On April 27, 2011, Clark Quinn and I kicked off a meeting of the Chief Learning Officer Executive Network at Symantec in Mountain View. The Executive Networks people took notes; here are the main points from my presentation. Continue reading
My colleagues at Internet Time Alliance and I have been discussing new models for learning. Not that I am giving up on this one:
Experience is still a more important teacher in the workplace than classes or workshops. People retain more when they learn informally, in response to need, because they deem the subject relevant and what they learn is reinforced when they put it into practice. The proportions of formal and informal learning vary with the task at hand, the context for learning, and the psyche of the learner. Generally, informal learning carries anywhere from four to ten times the weight of formal learning.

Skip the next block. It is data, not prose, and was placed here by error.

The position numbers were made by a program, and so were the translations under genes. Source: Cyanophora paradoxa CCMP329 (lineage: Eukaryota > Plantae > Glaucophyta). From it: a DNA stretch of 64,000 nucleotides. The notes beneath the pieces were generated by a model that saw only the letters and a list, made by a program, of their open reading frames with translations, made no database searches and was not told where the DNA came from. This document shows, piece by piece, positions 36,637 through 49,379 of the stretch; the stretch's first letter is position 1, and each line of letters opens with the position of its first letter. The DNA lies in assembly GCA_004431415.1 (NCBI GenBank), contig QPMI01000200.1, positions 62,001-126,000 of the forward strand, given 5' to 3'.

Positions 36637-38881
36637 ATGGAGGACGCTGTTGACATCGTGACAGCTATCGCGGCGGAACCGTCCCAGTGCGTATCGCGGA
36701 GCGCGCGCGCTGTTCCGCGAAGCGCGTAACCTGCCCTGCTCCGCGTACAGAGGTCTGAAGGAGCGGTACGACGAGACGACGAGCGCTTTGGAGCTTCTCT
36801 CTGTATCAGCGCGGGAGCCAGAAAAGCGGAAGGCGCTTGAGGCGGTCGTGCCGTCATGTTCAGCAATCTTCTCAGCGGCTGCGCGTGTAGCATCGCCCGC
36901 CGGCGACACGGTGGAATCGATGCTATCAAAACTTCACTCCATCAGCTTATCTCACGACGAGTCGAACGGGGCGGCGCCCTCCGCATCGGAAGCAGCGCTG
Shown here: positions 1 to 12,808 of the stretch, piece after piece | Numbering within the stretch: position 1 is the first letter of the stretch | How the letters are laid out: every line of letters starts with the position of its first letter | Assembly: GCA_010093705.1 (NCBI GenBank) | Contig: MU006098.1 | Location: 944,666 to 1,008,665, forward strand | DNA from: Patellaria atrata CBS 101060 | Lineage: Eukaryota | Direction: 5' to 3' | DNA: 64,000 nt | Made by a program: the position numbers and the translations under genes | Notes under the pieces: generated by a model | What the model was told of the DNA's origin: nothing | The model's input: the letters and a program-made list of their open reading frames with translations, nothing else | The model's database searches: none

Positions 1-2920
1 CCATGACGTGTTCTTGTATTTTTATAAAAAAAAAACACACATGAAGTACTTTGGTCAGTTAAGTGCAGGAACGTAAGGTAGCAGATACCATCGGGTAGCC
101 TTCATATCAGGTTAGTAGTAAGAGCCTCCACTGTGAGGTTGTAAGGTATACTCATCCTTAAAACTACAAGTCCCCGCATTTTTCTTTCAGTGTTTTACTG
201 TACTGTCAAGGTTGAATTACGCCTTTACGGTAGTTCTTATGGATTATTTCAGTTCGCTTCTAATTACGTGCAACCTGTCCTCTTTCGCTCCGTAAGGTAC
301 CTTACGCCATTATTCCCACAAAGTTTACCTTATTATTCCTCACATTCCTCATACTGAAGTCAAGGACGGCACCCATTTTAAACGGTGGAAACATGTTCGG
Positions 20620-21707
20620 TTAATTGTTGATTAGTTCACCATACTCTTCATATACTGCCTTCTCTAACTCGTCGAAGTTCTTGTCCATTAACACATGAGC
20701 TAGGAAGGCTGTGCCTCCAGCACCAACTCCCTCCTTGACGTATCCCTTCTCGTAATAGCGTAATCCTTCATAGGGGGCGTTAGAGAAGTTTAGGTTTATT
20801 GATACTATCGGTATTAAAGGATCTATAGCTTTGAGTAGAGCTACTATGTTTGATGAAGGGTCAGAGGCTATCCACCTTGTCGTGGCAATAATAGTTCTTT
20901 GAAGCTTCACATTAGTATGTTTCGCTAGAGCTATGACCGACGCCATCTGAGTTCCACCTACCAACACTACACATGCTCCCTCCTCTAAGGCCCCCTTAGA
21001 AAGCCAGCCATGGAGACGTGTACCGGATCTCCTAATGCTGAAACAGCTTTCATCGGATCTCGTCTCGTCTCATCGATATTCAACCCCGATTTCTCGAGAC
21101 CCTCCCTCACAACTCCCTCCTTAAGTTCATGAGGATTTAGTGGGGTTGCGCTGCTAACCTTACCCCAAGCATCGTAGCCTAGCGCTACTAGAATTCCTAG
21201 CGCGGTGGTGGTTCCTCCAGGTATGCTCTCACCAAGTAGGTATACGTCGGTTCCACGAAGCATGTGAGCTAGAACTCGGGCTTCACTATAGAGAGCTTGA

The old model is a wake-up call that says informal learning is important. Instead of acting like it’s not there, we should shape our organizations to nurture it. What’s missing is the how. How do you choose the aspects of informal learning you want to emphasize? The model doesn’t tell you that. You’ve had to select from a separate menu of options, for example: Continue reading